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3D computer model helps screen millions of chemo drugs

The approach affords researchers a moving view of the structure of a protein thought to play a key role in causing chemo to fail.

Researchers have long used still images of proteins known to be related to recurring cancers in an attempt to understand exactly why these proteins make some chemotherapies fail.

A newly identified inhibitor (in dark blue) binds to a protein thought to play a pivotal role in why some chemotherapies fail. John Wise/SMU

Now, biochemists at Southern Methodist University are using a 3D computer model of the human protein P-glycoprotein -- believed to play a pivotal role in the failure of chemotherapy in many recurring cancers -- to screen more than 8 million potential drug compounds in the hunt for one that will help stop this failure.

"This has been a good proof-of-principle," biochemist John G. Wise said in a school news release. "We've seen that running the compounds through the computational model is an effective way to rapidly and economically screen massive numbers of compounds to find a small number that can then be tested in the wet lab."

Wise's supercomputer search, which he describes in the journal Biochemistry, has already yielded a few hundred "interesting" compounds, 30 of which he and colleague Pia Vogel have begun testing in their lab. Of those 30, they have found a handful that inhibit the protein, so they're now trying to test those further.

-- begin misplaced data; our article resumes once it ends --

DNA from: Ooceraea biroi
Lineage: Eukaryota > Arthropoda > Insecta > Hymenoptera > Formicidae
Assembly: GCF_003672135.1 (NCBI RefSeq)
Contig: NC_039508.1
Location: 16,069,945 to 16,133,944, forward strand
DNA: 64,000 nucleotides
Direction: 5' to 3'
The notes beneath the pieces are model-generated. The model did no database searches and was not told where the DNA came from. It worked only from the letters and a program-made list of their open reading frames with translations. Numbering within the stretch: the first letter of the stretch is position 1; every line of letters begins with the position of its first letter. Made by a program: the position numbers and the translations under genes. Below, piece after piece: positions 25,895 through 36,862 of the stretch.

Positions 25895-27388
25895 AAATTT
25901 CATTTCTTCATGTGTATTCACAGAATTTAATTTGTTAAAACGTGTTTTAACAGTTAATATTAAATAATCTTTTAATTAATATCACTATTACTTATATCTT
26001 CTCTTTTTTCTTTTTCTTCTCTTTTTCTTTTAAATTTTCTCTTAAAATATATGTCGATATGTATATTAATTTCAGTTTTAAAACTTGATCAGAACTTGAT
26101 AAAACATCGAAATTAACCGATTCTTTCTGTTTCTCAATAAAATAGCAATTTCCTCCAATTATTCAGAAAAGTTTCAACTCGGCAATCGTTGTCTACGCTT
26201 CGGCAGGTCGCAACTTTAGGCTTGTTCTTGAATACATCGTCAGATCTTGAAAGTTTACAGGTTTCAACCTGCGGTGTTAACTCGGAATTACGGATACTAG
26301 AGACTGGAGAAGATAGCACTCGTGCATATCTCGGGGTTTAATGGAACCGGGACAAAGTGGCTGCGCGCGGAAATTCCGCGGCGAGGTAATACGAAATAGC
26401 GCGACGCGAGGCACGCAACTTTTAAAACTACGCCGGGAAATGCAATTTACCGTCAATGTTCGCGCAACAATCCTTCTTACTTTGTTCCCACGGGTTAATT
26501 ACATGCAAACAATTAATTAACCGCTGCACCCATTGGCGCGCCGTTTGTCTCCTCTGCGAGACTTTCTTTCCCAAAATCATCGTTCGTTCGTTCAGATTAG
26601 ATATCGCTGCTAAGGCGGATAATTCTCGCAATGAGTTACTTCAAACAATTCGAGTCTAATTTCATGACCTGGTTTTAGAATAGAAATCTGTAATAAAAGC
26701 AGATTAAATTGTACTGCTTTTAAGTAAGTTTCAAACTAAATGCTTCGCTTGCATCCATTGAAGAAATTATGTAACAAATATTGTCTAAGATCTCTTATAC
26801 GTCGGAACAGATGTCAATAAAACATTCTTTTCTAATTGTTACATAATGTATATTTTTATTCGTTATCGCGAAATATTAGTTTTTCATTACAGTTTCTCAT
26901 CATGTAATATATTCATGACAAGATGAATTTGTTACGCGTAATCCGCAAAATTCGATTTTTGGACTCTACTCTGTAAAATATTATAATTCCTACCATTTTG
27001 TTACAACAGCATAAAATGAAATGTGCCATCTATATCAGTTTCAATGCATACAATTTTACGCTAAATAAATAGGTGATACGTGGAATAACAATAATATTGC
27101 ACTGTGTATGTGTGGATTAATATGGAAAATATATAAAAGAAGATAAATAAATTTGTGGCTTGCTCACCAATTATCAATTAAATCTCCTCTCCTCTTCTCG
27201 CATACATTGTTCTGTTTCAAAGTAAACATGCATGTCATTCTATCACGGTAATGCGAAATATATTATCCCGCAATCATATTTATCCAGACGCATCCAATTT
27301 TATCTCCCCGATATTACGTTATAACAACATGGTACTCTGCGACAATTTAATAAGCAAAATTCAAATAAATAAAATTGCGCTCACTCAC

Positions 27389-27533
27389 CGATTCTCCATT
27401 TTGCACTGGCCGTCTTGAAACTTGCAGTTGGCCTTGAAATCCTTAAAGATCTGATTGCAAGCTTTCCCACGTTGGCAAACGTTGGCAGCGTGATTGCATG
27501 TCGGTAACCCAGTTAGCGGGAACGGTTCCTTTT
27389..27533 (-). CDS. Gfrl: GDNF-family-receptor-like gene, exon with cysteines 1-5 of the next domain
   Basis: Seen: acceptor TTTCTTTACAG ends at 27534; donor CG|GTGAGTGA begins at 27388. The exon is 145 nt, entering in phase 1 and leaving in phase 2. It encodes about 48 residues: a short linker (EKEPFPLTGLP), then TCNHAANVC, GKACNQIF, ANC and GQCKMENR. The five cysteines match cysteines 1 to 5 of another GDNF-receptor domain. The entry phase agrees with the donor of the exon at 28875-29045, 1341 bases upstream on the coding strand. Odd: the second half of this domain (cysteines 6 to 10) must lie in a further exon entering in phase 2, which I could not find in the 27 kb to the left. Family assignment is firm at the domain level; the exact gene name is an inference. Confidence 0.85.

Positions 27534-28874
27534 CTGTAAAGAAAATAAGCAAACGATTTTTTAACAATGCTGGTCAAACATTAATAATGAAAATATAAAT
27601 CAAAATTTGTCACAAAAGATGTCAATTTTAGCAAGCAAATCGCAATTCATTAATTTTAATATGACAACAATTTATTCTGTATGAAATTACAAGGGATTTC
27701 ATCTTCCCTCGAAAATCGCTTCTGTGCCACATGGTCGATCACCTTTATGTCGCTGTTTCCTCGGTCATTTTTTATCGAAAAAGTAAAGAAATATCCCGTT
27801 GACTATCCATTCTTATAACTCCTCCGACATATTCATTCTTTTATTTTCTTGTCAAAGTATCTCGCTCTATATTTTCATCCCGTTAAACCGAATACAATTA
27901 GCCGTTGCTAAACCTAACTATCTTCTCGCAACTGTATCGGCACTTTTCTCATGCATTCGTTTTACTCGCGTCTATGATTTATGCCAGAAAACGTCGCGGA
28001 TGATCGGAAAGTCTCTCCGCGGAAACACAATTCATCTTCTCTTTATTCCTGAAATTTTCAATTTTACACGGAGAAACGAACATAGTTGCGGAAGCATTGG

While this digital screening has allowed Wise to run more than 10 million computation hours in the past three years (Wise says they currently screen about 40,000 compounds per day on SMU's High Performance Computer), the odds are stacked against researchers trying to find a compound that will work.

"Out of a hundred good inhibitors that we might find, 99 of them might be extremely toxic and can't be used," Wise admits. "They metabolize too quickly, or they're too toxic, or they're not soluble enough in the acceptable solvents for humans. There are many different reasons why a drug can fail. Finding a handful has been a great confirmation that we're on the right track, but I would be totally amazed if one of the first we've tested was the one we're looking for."

Still, at the rate of screening 40,000 compounds a day, they just might stumble upon that needle in the haystack some day.